When we introduced our updated funding model in April of this year, we made a commitment to increasing our support of early stage organizations that may not have previously qualified for funding. Today, we’re announcing our financial support of the 2021-22 Learning Engineering Tools Competition, alongside Schmidt Futures, Citadel founder and CEO Ken Griffin, Walton Family Foundation, and Siegel Family Endowment. Co-funding this event is an important next step in ensuring that we continue to make progress in our goal of finding and funding early stage organizations, and supporting them to develop, innovate, and test new solutions and programs that improve key academic and socio-emotional outcomes for all children.
Last year, we had the honor of participating as a reviewer in the inaugural Tools Competition event, which drew almost 900 initial proposals. Given the quality of the entries, from both established and emerging global entrepreneurs, and the emphasis on developing novel approaches to mitigate COVID-19-related learning loss, we were excited to become more involved in 2021. We were particularly impressed to see the reach that the winners are expected to have from last year, which is projected at more than 1 million learners in 2021 alone.
We’re particularly excited about joining other funders as part of a joint effort to spur innovation in education, especially through the use of technology.
This year’s Tools Competition will offer more than $3 million in prize awards—more than double last year’s—and will be one of the largest edtech competitions ever convened. The competition will maintain the focus on learning engineering but update the tracks to reflect current education opportunities and priorities, which include accelerated learning, assessment, adult learning, and research-driven experimentation. Overdeck Family Foundation will focus our support on the two tracks that are most aligned with our Innovative Schools and Exceptional Educator portfolios:
- Accelerated learning in elementary and secondary literacy and math. Tools that help students achieve or exceed proficiency in grade-level literacy or math skills, despite unfinished learning due to COVID.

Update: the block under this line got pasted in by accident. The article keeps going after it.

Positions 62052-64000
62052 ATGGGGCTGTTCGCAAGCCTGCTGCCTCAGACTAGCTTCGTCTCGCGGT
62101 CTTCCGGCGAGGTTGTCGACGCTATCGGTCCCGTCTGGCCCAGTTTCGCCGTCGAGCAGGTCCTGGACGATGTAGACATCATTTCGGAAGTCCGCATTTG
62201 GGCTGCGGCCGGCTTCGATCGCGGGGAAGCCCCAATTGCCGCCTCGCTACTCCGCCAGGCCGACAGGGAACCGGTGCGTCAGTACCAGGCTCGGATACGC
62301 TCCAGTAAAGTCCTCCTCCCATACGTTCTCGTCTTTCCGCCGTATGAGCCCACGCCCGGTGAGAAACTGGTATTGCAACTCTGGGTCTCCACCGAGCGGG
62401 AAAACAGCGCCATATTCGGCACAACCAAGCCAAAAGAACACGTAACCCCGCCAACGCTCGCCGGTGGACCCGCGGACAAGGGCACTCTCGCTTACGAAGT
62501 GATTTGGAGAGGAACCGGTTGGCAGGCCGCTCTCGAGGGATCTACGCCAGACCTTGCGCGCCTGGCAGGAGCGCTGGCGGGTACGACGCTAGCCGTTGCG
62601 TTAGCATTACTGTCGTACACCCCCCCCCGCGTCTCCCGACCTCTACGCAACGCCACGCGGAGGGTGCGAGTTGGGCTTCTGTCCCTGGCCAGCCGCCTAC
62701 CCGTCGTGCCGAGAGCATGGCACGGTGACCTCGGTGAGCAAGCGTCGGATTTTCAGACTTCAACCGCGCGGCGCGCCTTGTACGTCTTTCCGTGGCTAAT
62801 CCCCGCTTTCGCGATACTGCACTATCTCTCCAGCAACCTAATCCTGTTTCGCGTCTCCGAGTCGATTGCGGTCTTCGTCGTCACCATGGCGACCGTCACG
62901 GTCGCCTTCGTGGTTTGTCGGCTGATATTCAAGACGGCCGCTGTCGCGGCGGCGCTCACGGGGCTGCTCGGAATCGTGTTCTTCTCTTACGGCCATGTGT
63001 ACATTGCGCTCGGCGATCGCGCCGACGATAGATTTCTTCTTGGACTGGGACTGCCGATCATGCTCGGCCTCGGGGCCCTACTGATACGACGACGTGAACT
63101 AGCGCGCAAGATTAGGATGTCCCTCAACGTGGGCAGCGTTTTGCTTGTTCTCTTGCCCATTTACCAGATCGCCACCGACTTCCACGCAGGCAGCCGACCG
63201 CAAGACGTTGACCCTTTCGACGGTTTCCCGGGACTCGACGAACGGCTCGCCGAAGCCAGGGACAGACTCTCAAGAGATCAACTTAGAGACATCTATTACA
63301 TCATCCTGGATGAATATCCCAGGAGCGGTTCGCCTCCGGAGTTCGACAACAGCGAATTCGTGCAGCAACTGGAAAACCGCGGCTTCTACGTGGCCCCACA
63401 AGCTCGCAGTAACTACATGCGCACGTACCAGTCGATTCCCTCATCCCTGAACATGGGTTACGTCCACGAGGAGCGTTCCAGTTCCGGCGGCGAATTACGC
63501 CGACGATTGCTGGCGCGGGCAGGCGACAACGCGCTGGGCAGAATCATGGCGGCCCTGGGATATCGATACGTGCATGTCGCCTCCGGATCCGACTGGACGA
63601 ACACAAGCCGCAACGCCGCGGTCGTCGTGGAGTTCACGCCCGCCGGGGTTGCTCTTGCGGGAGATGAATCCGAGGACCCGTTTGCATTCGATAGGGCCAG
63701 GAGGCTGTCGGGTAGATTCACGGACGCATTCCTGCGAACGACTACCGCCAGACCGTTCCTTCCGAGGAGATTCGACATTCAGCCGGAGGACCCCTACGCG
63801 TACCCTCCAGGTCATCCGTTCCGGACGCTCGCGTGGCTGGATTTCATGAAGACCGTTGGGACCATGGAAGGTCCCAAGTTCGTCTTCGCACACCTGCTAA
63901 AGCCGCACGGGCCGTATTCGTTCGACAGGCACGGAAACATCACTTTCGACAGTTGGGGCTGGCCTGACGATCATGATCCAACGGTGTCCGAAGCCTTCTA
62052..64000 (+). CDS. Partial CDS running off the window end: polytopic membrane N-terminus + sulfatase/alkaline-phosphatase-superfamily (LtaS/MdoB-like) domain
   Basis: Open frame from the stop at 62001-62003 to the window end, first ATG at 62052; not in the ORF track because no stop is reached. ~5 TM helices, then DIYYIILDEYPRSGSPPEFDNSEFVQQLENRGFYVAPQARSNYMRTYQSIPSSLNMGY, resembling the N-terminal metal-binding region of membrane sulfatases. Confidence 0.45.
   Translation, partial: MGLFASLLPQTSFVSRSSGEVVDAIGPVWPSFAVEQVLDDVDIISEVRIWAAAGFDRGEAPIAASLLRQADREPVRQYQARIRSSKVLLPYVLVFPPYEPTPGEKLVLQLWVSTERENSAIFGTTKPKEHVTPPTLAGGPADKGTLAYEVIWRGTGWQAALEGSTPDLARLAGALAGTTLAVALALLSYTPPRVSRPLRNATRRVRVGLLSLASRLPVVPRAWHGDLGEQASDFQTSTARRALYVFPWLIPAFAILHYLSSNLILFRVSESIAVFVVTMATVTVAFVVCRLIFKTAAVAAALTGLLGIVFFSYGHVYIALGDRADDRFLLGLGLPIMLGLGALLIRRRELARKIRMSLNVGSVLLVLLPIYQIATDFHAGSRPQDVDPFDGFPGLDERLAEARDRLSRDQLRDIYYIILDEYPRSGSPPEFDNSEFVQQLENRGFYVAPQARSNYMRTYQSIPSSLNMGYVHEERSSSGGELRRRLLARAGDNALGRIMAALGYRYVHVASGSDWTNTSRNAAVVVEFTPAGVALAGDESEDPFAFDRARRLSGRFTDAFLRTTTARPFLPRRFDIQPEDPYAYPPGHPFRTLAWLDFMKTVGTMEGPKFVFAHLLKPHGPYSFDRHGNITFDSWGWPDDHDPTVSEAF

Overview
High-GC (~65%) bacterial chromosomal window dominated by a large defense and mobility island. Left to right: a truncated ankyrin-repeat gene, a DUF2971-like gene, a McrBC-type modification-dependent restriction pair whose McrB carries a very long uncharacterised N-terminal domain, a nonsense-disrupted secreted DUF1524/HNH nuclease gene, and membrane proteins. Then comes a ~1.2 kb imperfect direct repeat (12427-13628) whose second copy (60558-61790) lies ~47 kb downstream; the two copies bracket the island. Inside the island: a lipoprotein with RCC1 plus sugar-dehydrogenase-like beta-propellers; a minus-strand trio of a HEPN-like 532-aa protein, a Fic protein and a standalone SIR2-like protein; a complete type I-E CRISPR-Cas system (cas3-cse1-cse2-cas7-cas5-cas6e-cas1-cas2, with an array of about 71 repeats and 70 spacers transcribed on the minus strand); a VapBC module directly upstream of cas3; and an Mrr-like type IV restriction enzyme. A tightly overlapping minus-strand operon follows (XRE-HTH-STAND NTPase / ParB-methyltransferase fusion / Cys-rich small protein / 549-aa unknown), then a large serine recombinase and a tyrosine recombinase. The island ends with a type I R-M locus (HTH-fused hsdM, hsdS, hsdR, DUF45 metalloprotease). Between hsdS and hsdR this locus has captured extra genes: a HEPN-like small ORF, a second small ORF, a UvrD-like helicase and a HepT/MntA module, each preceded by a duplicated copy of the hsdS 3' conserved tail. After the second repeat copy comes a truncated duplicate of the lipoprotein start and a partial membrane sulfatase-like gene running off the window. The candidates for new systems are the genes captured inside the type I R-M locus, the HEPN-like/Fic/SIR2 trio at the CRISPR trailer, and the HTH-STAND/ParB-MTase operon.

- Transformed K-12 assessment. Tools that improve the quality of assessment to better meet the needs of educators, students, and families while reducing the time and/or cost to develop or administer. This includes diagnostic, formative, interim, summative, and direct-to-family assessments.
We’re particularly excited about joining other funders as part of a joint effort to spur innovation in education, especially through the use of technology. The Schmidt team’s learning engineering philosophy, which seeks to design learning systems through partnership with the research community and feedback loops that allow for continuous improvement, is very much aligned with our Foundation’s values of thinking and acting with rigor and learning better, together. By working with a diverse group of funders, we believe that we will not only have more impact, but also work more quickly and effectively to measurably enhance education and improve key academic and socio-emotional outcomes for all children. As we all know given the challenges of the last year, time is of the essence.
The Learning Engineering Tools Competition has a phased selection process in order to give competitors time and feedback to strengthen their programs and build a team. Submissions are now open, and the deadline for initial proposals is October 1st with phase II proposals due on December 17th. The pitch before a panel of judges will take place in March 2022 with competitors notified in April 2022.
We’re proud to partner with Schmidt Futures and the other funders to bring this competition to life for the second time, and are looking forward to learning alongside our partners and the applicants as we review applications, select the winning organizations, and work with them to ensure that they enable as much impact as possible for today’s children and families.
-George Khalaf, Program Director